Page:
It won’t take you long to realize that poking that Gila monster with a stick wasn’t a good idea. But when you go to the doctor to get the bite treated—and possibly the teeth extracted from your leg—refrain, for a moment, from cursing the whole species. According to studies at the School of Medicine, a hormone in that Gila monster’s saliva (or something very much like it) is benefiting a lot of people.

Click to read photo caption. Photo by Jon Davis, ©2007 Endeavors.

In its saliva, the Gila monster secretes a hormone called exendin-4, which scientists have spun into a new drug that improves blood-sugar control and induces weight loss in people with diabetes. Exendin-4 is remarkably similar to a human hormone called GLP-1 (glucagon-like peptide-1) which stimulates insulin production when a person has high blood sugar. GLP-1 slows the emptying of the stomach to reduce appetite and make you feel full, says John Buse, UNC Chief of Endocrinology.

The new drug, called exenatide, is a synthetic version of exendin-4 (the lizard hormone). But why not just make more GLP-1? “GLP-1 is known to rapidly degrade in the body,” says Buse, who completed a three-year study of the drug with patients who have type 2 diabetes. “That made it hard to produce a convenient drug. But exendin-4 has properties that make it long-lasting.” And it’s easier to make in bulk in the lab.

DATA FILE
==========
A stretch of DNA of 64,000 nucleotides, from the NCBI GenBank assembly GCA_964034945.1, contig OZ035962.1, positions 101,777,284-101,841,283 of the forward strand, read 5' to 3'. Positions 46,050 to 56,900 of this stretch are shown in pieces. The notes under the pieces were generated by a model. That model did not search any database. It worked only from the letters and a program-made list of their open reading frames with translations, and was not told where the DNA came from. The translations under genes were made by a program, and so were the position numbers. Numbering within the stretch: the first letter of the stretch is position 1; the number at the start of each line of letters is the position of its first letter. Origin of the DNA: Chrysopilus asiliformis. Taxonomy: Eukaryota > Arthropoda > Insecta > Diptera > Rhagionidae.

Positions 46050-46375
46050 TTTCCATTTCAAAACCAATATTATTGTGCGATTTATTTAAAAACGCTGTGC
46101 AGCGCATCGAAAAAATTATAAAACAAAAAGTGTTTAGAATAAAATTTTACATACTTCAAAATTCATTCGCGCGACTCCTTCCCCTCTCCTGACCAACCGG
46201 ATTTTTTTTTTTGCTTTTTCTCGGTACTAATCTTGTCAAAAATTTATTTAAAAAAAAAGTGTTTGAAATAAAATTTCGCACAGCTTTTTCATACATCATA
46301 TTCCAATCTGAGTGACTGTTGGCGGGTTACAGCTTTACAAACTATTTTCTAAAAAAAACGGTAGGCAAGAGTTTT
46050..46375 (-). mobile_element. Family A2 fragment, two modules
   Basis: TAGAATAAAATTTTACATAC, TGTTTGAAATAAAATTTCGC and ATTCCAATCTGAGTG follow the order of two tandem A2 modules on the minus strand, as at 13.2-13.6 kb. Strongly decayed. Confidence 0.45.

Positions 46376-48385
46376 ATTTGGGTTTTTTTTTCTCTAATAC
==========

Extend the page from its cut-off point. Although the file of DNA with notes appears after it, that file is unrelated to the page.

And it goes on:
Weight gain and being overweight are pervasive problems among people with type 2 diabetes, Buse says. And insulin injections—currently the most commonly prescribed medication for diabetes—can cause more weight gain, which can, in turn, worsen some aspects of the disease. But after taking exenatide for three years, most patients in Buse’s study had achieved healthy, sustained glucose levels and had lost an average of eleven pounds—quite an accomplishment, especially for patients who had trouble losing weight despite proper diet, exercise, and help from other medications.

Venom and blood sugar

But what about the Gila monsters? Where did that connection come from? Well, it turns out that toxic venom from these lizards—and lots of other venomous animals—can give victims pancreatitis. John Eng, an endocrinologist at the Bronx Veteran Affairs Medical Center in New York City, was looking at studies of those victims and trying to find out why and how the venom affected the pancreas, which controls blood sugar by releasing insulin. So Eng ordered a bunch of different animal venoms, including the Gila monster’s, and voilà: exendin-4.

The only drawback: patients who take Byetta (exenatide’s commercial name) are on it for the long haul. Patients have to self-inject the drug twice a day, and stay on it even after they have lowered their blood sugar and reached a healthy weight, Buse says. “If they stop the drug,” he says, “the assumption is that they’ll slide back to where they were before.”